What are the types of stem cells used?
Stem cells can be classified on the basis of their origin and developmental stage. There are three categories:
Embryonic Stem Cells
These cells are found in embryos that are 5 to 7 days old (blastocyst). All the tissues and organs of the fetus develop from these cells. Usually, they are taken from IVF clinics. Embryonic stem cells are the most potent cell type as they can differentiate and convert into any type of cells. Retrieval of embryonic cells raises some important ethical as well as legal issues so are prohibited in many countries.
Umbilical Cord (Perinatal) Stem Cells
These stem cells are obtained from the umbilical cord (or other discarded parts such as placenta and amniotic fluid) immediately after the birth of a baby. Cord blood is rich in stem cells that can give rise to blood cells and umbilical cord tissue have cells called Wharton’s gelatin cells. These cells differ in functions and therefore, possible utility. Other cellular components such as immune cells are also present in umbilical cord that have significant benefits. Mothers may donate the umbilical cord after the baby’s birth which are then stored and preserved in Cord Blood Banks for use in the future, as required.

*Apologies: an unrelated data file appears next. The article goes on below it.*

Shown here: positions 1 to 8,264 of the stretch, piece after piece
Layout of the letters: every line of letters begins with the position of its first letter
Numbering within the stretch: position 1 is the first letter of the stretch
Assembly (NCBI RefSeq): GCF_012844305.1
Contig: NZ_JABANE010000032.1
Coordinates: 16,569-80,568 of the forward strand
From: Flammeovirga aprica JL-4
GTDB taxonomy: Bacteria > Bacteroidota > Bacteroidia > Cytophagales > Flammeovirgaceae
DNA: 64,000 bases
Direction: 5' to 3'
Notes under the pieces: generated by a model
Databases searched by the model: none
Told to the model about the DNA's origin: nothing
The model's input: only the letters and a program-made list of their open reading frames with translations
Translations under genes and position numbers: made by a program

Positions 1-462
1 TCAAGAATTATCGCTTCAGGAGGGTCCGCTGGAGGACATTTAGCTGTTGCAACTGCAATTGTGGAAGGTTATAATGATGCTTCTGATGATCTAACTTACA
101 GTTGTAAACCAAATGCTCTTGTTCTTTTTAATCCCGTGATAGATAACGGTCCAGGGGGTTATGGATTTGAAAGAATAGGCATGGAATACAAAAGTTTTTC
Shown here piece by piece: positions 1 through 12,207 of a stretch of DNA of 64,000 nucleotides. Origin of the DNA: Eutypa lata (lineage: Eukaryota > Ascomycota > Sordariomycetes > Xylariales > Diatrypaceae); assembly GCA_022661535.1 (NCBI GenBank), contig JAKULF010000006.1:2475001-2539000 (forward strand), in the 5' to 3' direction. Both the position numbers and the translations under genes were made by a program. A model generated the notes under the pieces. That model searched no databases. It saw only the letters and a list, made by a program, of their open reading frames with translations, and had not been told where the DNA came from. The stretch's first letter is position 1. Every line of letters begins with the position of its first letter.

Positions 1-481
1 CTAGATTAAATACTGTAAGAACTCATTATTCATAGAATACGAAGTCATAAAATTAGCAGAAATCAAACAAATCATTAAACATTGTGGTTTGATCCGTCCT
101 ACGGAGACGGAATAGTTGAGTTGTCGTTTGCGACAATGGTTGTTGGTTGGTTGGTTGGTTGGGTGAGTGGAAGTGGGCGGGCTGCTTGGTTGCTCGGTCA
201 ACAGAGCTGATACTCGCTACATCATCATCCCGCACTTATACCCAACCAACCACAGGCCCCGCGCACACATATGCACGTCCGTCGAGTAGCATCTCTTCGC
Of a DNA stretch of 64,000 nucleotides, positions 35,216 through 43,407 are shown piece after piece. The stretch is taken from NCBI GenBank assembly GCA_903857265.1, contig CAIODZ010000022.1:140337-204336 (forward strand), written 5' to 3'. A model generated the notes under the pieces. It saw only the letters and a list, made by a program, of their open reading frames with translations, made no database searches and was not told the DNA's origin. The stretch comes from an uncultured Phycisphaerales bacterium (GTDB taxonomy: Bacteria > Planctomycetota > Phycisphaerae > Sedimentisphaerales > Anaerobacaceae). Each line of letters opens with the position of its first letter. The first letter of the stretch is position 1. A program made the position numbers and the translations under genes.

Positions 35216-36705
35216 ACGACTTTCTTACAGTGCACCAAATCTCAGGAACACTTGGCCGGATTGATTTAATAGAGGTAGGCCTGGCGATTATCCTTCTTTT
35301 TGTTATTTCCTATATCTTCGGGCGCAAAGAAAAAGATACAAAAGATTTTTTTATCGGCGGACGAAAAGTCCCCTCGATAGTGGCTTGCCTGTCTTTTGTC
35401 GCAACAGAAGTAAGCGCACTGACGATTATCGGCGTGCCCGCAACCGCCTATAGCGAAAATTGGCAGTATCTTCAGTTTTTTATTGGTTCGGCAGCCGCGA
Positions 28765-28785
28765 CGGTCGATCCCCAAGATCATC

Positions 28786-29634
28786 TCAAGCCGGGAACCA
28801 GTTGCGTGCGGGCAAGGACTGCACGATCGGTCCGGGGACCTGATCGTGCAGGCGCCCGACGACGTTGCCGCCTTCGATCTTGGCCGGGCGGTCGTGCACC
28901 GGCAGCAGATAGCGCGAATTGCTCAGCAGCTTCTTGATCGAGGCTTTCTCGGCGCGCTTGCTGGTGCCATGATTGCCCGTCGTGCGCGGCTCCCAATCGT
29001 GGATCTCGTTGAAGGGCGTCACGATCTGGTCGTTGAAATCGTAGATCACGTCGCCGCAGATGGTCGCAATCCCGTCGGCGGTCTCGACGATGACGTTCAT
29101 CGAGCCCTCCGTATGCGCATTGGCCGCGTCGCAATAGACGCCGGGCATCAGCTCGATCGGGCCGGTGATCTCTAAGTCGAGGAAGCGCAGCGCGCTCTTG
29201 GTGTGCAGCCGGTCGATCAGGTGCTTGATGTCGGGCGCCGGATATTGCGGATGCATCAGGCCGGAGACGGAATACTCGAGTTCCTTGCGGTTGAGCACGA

Adult Stem Cells
These types of cells can be located in many organs of the human body such as bone marrow, brain, peripheral blood, skeletal muscle, testes and many others. These cells can be obtained from any person, regardless of the age. They are found in specific areas called a “stem cell niche” of all tissues of the body. These cells normally stay dormant for long periods and are activated to repair the damaged tissue when there is an organ damage due to injury or disease. There are minimum ethical issues associated with these cell types and they are currently being used in cell based therapies for treatment of a number of disorders.
According to their potency, stem cells can be categorized as:
Pluripotent Stem Cells
These types of cells have the potential to develop into nearly all types of cells. They are derived from blastocyst (embryonic stage) and any of the three germ layers (ectoderm, mesoderm and endoderm). Embryonic stem cells are categorized as pluripotent. Their use is limited due to ethical conflicts and genetic instability associated with these cells.
Multipotent Stem Cells
These are organ-specific cells that differentiate into a limited number of cell types with specialized functions. Adult stem cells fall into this category and are commonly used in cell therapies. Multipotent stem cells can be obtained from a wide range of sources, including 8-day old embryos to adult bone marrow.
Totipotent Stem Cells
These cells are also called omnipotent stem cells. They have the capacity to form a whole organism. These stem cells are formed from the fusion of an egg with a sperm cell. They can differentiate into embryonic as well as extraembryonic cell types.